The search for clues into the disappearance of Malaysia Airlines' flight MH370 has led investigators to confiscate a homemade flight simulator from the pilot's home and see if it reveals any useful information, authorities said.
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The plane's captain Zaharie Shah built the Boeing 777-200 simulator himself.
“To be able to buy things off the counter and set up his own flight simulator. Something he’s proud of,” his friend Peter Chong told ABC News.
ABC News aviation expert John Nance said that officials would be looking through the simulator data to see if the captain practiced maneuvers similar to those done by MH370 after it disappeared from radar.
They will also look for “Any indication that the simulator could practice anything untoward like practicing landing on small islands in the ocean,” Nance said.
Nance said it wasn’t unheard of for a pilot to own a simulator, although the fact that he built it himself was unique. Pilots often use a simulator to practice approaches and landings or possibly emergency procedures. A simulator can be helpful practice when switching plane models or practicing landings at different airports.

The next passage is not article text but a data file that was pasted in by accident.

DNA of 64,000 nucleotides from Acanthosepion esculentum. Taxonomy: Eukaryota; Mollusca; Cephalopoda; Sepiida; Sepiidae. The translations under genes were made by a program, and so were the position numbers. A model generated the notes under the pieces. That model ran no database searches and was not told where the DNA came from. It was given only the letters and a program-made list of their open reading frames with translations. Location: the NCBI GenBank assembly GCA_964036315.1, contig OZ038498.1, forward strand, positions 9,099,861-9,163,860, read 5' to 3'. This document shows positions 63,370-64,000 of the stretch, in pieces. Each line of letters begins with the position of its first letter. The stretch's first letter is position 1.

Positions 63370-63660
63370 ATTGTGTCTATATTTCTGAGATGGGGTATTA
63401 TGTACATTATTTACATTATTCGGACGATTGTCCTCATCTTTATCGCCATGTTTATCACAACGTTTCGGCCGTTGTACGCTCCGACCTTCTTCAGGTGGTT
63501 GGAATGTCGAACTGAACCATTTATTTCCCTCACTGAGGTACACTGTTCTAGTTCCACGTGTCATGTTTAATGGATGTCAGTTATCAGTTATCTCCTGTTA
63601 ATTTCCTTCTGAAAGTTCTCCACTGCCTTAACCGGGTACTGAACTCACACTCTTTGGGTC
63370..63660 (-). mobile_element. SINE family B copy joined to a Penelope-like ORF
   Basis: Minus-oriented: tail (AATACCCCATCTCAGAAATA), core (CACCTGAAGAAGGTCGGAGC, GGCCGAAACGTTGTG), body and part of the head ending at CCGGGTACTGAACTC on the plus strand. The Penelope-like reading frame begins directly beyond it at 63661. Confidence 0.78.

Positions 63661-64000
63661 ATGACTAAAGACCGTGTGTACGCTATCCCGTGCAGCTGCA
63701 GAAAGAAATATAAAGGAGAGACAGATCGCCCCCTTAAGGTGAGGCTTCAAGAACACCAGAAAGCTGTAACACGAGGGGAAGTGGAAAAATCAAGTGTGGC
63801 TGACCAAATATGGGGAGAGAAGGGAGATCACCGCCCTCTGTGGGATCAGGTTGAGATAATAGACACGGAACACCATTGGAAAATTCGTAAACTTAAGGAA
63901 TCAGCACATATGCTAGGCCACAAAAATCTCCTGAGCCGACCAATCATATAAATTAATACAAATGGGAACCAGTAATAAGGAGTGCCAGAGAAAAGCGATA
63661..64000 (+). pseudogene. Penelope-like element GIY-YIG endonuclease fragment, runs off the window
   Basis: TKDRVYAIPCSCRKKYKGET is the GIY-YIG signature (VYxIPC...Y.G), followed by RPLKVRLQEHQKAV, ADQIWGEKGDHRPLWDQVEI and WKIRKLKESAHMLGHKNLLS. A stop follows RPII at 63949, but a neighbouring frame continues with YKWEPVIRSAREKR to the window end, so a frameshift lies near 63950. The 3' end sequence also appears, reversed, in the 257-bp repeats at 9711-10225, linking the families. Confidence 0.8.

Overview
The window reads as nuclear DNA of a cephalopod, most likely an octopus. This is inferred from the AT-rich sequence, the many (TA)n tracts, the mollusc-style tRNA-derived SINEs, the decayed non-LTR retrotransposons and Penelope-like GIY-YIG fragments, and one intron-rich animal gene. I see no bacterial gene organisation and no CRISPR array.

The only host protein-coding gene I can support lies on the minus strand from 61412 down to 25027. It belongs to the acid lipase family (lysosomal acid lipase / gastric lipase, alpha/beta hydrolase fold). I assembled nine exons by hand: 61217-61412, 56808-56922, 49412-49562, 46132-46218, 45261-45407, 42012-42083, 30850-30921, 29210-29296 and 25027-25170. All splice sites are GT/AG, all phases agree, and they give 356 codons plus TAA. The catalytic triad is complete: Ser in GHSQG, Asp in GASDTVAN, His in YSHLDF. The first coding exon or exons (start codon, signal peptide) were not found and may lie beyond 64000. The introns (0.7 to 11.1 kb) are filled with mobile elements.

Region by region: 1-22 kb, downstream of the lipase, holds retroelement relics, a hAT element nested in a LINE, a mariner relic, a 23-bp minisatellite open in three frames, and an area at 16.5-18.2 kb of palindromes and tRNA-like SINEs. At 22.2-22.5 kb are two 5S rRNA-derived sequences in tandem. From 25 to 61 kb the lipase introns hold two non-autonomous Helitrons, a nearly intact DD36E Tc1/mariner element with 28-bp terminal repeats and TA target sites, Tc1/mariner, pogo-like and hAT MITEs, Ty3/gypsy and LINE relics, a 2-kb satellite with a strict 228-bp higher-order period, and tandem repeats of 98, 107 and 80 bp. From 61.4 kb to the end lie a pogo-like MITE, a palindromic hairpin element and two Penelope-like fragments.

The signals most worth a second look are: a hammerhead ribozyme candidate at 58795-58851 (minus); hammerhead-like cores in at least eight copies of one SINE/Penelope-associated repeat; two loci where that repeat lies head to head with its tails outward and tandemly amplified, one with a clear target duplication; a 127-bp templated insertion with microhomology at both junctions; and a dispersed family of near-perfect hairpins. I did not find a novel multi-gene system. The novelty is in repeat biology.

Allen Diehl, a former crash investigator for the Federal Aviation Administration and National Transportation Safety Bureau, said that it was unusual that Malaysian investigators appeared to wait a week before going to the homes of the pilot and co-pilot and to take in possible evidence.
“You’re going to go to the pilot's home and talk to the next of kin, you’re going to talk to friends who trained them, you’re going to move to check out the human aspect. That would have happened the next morning,” said Diehl of the NTSB's response to crashes.
Diehl said the fact that the pilot had the simulator was not alarming on its own and that it could have been used recreationally.